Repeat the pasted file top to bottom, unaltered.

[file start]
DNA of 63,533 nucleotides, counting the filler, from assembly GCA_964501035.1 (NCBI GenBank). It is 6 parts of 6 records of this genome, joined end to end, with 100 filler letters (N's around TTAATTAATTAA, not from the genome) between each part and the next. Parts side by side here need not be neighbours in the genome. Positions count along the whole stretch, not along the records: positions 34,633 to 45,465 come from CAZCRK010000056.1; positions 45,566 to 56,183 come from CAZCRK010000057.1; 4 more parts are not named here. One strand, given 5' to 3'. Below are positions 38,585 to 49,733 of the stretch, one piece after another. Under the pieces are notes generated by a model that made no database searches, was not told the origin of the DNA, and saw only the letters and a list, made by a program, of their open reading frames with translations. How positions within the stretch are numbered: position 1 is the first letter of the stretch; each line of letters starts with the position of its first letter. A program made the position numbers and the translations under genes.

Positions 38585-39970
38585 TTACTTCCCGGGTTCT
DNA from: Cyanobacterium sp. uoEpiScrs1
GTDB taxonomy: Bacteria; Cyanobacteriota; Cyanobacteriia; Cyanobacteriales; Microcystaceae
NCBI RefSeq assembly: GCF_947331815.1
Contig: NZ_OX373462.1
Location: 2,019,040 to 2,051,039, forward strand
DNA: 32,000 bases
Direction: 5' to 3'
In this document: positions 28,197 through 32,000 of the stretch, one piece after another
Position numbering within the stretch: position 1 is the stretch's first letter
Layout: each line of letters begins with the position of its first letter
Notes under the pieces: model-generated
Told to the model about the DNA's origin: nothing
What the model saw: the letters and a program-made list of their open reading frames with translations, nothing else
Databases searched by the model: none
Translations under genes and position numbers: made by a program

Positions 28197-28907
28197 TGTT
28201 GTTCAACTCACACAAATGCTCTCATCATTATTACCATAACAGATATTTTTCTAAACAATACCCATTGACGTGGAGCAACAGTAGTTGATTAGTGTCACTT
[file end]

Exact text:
DNA of 63,533 nucleotides, counting the filler, from assembly GCA_964501035.1 (NCBI GenBank). It is 6 parts of 6 records of this genome, joined end to end, with 100 filler letters (N's around TTAATTAATTAA, not from the genome) between each part and the next. Parts side by side here need not be neighbours in the genome. Positions count along the whole stretch, not along the records: positions 34,633 to 45,465 come from CAZCRK010000056.1; positions 45,566 to 56,183 come from CAZCRK010000057.1; 4 more parts are not named here. One strand, given 5' to 3'. Below are positions 38,585 to 49,733 of the stretch, one piece after another. Under the pieces are notes generated by a model that made no database searches, was not told the origin of the DNA, and saw only the letters and a list, made by a program, of their open reading frames with translations. How positions within the stretch are numbered: position 1 is the first letter of the stretch; each line of letters starts with the position of its first letter. A program made the position numbers and the translations under genes.

Positions 38585-39970
38585 TTACTTCCCGGGTTCT
DNA from: Cyanobacterium sp. uoEpiScrs1
GTDB taxonomy: Bacteria; Cyanobacteriota; Cyanobacteriia; Cyanobacteriales; Microcystaceae
NCBI RefSeq assembly: GCF_947331815.1
Contig: NZ_OX373462.1
Location: 2,019,040 to 2,051,039, forward strand
DNA: 32,000 bases
Direction: 5' to 3'
In this document: positions 28,197 through 32,000 of the stretch, one piece after another
Position numbering within the stretch: position 1 is the stretch's first letter
Layout: each line of letters begins with the position of its first letter
Notes under the pieces: model-generated
Told to the model about the DNA's origin: nothing
What the model saw: the letters and a program-made list of their open reading frames with translations, nothing else
Databases searched by the model: none
Translations under genes and position numbers: made by a program

Positions 28197-28907
28197 TGTT
28201 GTTCAACTCACACAAATGCTCTCATCATTATTACCATAACAGATATTTTTCTAAACAATACCCATTGACGTGGAGCAACAGTAGTTGATTAGTGTCACTT